We had a lot of fun detailing the society that had developed in those 60-odd years of isolation. We said that New Britain would  basically now be a military/monarchist dictatorship, representing an idealised vision of what life was like in the 1940s. There would be rationing, Vera Lynn-style nostalgia/propaganda, and lots of cobbled-together anachronistic tech. Different parts of the colony would vary based on the name of the underground station they were centred on, so Angel Islington is home to religious fundamen, Oxford Circus is the home of anarchists and liberals, etc. (Yeah, like Neverwhere). We even printed out a map of the underground network from 1943 to use as a reference.

We imagined that the surface itself would be a rubble-strewn wasteland, with all the classic London landmarks like Big Ben still vaguely intact so that we could potentially explore them in character later on. We also decided that a certain amount of re-wilding had gone on, with nature taking over the city again with newly grown trees and plants.

Nazi stealthplanes, Von Braun rockets, Sten guns, Tommy guns, Lugers, pineapple/stick grenades, improvised weapons
Bullets are limited - finding ammo is a big concern
The Enigma machine, the wireless.
Encounter/hazard suits for surface exploration?

No magic or supernatural elements at all - the virus is a scientific weapon. On that note, we said we would try to always refer to the victims of it as the Infected rather than using the 'Z' word.

The Nazis -  scouting parties? invasion force? collaborators/spies are everywhere
The infected - fast, cannibalistic and full of rage - absolutely feral. Different types of zombies - some have different mutations?
Infected animals-  mutant rats, feral dogs, crazed birds, lions and snakes etc descended from escaped zoo animals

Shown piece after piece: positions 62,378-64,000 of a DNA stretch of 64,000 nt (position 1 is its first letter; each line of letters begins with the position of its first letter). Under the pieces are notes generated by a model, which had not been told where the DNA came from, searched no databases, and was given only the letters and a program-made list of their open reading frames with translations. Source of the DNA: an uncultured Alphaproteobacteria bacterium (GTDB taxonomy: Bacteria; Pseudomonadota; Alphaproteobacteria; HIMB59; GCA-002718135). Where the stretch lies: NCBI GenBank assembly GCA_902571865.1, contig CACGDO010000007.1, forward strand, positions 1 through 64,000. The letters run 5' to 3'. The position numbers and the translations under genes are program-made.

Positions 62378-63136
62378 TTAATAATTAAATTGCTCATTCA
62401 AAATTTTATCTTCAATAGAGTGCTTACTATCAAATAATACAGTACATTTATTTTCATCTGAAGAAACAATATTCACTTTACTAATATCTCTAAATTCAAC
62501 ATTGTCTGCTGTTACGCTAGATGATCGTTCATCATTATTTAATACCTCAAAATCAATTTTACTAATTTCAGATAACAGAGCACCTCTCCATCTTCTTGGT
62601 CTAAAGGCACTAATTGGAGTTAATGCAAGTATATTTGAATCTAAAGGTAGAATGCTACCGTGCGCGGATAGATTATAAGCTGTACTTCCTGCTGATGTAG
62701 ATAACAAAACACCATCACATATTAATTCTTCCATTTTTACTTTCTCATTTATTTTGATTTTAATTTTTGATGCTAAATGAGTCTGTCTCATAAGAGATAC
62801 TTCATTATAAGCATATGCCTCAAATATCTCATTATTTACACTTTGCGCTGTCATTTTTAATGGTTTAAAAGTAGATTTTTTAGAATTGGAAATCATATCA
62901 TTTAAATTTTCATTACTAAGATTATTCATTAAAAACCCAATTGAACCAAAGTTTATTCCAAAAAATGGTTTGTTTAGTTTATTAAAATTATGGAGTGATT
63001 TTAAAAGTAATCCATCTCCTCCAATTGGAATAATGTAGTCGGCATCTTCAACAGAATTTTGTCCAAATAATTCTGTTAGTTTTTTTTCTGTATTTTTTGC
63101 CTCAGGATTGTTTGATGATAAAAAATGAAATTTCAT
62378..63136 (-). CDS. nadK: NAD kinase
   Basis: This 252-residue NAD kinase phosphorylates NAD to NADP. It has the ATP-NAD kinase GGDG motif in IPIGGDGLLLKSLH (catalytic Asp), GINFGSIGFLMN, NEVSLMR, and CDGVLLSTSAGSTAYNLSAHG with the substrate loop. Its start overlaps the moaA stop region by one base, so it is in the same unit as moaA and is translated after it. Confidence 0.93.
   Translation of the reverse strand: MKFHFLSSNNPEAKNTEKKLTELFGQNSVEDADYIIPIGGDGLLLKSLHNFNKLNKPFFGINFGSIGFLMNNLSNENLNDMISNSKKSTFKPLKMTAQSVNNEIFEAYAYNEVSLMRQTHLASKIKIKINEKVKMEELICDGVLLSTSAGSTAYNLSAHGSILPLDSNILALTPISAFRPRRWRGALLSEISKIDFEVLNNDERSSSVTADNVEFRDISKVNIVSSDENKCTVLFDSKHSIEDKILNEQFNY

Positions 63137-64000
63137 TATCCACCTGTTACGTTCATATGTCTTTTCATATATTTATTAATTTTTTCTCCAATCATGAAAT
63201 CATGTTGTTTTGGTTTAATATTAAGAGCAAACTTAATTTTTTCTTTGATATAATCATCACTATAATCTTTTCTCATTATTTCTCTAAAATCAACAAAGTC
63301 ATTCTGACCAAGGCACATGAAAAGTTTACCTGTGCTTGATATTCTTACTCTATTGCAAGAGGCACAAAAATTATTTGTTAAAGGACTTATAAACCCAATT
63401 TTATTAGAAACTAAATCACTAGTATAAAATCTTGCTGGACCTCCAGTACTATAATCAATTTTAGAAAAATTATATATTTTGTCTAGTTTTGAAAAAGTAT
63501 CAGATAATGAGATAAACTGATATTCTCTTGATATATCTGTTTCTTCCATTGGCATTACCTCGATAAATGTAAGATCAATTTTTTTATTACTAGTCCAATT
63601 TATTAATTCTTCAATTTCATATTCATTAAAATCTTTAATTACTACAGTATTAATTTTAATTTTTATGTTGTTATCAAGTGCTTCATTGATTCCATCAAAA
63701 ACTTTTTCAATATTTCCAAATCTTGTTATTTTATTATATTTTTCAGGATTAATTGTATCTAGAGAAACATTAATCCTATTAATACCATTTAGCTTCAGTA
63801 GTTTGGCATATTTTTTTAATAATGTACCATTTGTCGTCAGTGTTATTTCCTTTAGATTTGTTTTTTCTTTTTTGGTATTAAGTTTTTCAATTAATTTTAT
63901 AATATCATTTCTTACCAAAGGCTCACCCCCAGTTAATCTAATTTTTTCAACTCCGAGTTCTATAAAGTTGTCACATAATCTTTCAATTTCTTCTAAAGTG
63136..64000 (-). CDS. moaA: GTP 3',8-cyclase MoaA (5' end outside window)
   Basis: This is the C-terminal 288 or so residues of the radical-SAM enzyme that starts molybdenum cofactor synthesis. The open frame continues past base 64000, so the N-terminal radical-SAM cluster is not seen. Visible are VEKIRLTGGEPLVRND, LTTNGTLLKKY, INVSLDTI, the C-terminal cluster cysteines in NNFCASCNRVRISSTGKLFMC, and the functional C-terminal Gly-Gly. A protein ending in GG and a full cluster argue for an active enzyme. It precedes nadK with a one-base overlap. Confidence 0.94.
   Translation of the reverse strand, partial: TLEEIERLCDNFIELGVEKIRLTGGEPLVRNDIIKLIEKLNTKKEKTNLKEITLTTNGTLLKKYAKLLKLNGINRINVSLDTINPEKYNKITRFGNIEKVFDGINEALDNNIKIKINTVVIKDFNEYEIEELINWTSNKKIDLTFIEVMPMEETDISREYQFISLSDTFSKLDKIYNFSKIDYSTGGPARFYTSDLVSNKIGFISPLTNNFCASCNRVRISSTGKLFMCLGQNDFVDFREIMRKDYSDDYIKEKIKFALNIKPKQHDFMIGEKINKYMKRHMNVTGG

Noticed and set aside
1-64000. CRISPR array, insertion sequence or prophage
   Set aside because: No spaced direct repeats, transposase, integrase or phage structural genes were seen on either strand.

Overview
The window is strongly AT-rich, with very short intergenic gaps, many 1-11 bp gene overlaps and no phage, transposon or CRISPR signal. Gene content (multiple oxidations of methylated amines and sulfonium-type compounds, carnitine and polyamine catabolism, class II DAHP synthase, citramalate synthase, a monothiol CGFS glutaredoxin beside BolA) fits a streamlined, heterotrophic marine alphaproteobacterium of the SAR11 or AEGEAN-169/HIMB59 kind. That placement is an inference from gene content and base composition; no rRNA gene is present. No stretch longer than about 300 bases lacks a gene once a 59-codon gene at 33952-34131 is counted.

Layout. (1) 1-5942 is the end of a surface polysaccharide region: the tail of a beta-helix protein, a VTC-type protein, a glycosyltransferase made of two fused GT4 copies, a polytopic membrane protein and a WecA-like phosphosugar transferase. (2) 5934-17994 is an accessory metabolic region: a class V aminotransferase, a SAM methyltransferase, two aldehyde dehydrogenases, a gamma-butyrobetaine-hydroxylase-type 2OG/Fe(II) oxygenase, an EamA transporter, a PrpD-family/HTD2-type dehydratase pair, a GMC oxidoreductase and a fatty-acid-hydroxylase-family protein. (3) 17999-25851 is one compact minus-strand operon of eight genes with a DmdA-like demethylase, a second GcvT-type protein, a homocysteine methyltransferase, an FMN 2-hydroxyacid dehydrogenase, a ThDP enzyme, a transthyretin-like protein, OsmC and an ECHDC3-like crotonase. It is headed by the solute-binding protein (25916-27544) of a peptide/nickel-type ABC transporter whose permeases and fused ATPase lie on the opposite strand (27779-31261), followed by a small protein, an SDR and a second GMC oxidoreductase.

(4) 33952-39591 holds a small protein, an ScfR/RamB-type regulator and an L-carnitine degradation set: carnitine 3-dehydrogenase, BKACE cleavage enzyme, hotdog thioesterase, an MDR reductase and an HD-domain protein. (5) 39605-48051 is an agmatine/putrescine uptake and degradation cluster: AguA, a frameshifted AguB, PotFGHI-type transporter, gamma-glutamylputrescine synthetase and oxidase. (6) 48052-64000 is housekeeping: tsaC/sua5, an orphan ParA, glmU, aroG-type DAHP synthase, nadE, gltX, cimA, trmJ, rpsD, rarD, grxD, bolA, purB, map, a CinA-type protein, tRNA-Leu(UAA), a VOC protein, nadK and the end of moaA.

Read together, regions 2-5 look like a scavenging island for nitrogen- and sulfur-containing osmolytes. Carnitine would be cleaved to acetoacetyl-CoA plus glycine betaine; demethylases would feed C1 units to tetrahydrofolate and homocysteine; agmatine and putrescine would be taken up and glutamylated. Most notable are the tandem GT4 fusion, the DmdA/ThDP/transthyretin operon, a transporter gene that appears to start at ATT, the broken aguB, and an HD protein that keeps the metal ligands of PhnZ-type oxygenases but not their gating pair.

Anti-establishment types - republicans, dissidents, anarchists - based in Oxford Circus
The characters work for Queen Elizabeth II - but is she still alive? "No-one sees the Queen"
Prince William is the leader of the strategic forces

Conflicts within the setting
The desire to return to the surface world
The desire to get revenge on the Nazis
The desire to get revenge on the Infected
Is the state lying about what really happened with the Wrath bomb?
What happened in the rest of the world? Did America side with the Nazis? Or stay out of the war?
Prince Harry recently lead an expedition to the surface - but has not returned. What happened?

Overall Tone
Gritty and realistic. War is Hell.

Inglorious Basterds, '48 by James Herbert, 1984, 28 Days Later, Neverwhere, 12 Monkeys, Shadow of Chernobyl, Escape From New York, Fallout 3, Left 4 Dead, Earthdawn, The Dirty Dozen, Dad's Army.

2. Who are the characters?

Sketch out the character concepts
The characters will be a crack team of English soldiers on a special mission. They are the 'Kings Cross Hammers'. Ben will be a special agent/gadgeteer type, Steve will be an oddball scout, Rich will be a cheeky cockney demolitions guy, and Paul will be a deeply religious young medic.